8 Dry Matter and Nutrient Concentration  Insufficient dry matter  Horses may become bored  Too much bulk & not enough nutrition  Horse may not be able to eat enough to meet nutritional requirements

9 Math of Feeding Horses  Must know:  What the horse requires  What kind of feed will fill those requirements economically  What feeds are palatable  How much of a given feed the horse can eat  How to calculate the amount of a nutrient in a feed

10 Figuring Nutrient Content of a Ration  FIRST--  Pounds of feed X level of nutrient contained  Must be done for each type of feed in the ration and for each nutrient  THEN--  Add up the amounts and divide by the total pounds  Gives you an average level of each nutrient per pound of feed

11 Example:  Find the average protein in a mixture that is 200 pounds of oats and 100 pounds of soybean meal.  200 lbs oats X 54 g protein/lb = 10,800 g of protein  100 lbs of soybean meal X 202 g protein/lb = 20,200 g of protein  10,800 g + 20,200 g = 31,000 g of protein  31,000 g / 300 lbs = 103 g protein/lb

12 Types of Feed

13 Roughages  Include alfalfa hay, grass hays, clovers, lespedeza, timothy, fescue, bromegrass, prairie hay and pasture  Decrease the risk of colic and laminitis  Help maintain the correct calcium-to- phosphorus ratio  Help prevent boredom  Feed at least 1 lb. of hay per day for every 100 lbs. of body weight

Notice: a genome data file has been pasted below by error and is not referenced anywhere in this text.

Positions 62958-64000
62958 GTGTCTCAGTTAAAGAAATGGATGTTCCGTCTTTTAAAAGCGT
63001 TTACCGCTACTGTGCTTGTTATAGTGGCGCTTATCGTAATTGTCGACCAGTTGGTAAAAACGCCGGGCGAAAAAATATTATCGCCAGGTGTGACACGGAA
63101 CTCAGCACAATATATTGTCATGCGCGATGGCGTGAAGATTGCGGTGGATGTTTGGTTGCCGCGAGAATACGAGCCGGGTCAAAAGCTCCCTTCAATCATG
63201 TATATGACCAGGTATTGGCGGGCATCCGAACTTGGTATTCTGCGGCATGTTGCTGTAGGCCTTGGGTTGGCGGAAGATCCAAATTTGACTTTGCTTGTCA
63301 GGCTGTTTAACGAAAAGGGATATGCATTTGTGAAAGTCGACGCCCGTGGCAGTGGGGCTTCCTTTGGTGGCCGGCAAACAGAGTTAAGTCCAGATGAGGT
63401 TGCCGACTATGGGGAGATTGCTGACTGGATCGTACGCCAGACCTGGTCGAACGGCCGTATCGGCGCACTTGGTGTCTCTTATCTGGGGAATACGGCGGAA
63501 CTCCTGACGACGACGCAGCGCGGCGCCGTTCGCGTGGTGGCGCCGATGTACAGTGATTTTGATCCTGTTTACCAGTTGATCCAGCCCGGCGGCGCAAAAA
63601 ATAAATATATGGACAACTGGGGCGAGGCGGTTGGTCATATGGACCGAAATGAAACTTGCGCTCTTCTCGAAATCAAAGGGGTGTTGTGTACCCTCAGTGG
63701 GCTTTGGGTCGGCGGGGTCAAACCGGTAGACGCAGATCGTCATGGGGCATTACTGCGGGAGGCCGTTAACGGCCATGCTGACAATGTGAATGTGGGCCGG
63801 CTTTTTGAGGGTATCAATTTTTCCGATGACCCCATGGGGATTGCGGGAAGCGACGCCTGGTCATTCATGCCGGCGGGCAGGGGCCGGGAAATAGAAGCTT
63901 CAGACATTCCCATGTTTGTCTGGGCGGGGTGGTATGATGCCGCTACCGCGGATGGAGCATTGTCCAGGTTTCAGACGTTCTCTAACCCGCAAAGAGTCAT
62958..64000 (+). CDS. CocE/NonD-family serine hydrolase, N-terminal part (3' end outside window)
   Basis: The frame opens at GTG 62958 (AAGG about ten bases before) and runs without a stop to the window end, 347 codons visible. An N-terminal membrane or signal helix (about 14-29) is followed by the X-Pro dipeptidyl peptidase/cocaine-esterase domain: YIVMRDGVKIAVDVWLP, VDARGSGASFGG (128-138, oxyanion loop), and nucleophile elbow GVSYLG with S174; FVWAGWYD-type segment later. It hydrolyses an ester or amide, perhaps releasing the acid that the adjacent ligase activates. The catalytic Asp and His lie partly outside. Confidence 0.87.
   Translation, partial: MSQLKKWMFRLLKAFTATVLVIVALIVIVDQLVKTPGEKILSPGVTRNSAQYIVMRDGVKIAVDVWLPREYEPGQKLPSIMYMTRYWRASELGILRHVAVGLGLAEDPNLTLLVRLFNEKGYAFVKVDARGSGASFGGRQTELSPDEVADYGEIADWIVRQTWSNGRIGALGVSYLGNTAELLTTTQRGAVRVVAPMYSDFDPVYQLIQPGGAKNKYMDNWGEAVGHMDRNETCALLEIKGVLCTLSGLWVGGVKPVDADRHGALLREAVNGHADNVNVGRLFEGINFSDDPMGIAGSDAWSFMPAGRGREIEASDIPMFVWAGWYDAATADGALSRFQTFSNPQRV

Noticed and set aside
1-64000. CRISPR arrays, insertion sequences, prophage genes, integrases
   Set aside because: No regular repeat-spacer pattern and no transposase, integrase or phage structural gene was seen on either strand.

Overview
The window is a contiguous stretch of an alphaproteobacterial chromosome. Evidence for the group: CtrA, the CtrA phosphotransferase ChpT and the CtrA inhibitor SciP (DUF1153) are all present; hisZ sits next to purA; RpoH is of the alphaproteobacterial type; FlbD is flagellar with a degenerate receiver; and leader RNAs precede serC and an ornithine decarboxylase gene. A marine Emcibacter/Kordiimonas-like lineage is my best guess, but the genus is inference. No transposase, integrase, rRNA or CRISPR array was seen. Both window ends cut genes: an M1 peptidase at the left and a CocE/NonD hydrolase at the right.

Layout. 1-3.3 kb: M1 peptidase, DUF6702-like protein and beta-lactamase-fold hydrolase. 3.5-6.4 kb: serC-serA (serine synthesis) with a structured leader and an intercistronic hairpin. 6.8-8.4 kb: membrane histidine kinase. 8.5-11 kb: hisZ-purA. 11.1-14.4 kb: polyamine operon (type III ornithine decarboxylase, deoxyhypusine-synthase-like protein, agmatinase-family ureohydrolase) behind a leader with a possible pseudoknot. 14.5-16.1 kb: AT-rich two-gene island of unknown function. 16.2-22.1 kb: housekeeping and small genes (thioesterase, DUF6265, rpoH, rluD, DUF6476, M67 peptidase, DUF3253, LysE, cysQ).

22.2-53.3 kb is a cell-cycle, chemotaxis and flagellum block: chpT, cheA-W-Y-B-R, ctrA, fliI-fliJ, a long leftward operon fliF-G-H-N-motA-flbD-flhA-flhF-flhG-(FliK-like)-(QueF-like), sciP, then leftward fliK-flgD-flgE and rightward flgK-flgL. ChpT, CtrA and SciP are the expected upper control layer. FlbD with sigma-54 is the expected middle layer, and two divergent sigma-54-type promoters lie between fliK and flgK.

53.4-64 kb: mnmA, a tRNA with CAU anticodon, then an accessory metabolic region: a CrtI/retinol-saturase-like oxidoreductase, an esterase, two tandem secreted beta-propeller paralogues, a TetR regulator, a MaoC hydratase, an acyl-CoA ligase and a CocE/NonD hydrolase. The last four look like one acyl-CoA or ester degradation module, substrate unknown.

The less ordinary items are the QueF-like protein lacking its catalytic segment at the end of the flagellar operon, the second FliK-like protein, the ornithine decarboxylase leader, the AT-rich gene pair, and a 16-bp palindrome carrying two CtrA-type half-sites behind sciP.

14 Selecting Good Hay  Should be free of dust and mold  Early-cut, properly cured hays preferred  Break bales to check for dust and moldy odor  Legume hays vs. Grass hays  Legumes are higher in protein and minerals  Legumes are more palatable

15 Alfalfa Hay  Best of the legumes from a nutrient standpoint  Must be properly cured  High in protein, calcium and vitamins  Useful in balancing rations for brood mares and young growing horses

16 Timothy Hay  Popular for horses  Grown in many climates  Cures easily  Has a bright color  Free from dust and mold  Low in protein  Requires supplements when fed alone  Mature, late-cut is poor

17 Pastures  Natural feed for horses  Most nutritionally complete feedstuff  Reduces cost of feeding  Furnishes minerals and vitamins sometimes lacking  Hardworking horses will require supplemental energy feeds  Can reduce stable vices  2-5 acres of pasture per horse for maintenance

18 Concentrates  High-energy feeds  Grains are used with hay to regulate energy intake  May be grinded or rolled, but should not be ground fine  Feed in small amounts frequently  Include oats, corn, grain sorghum, barley, wheat, wheat bran and cane molasses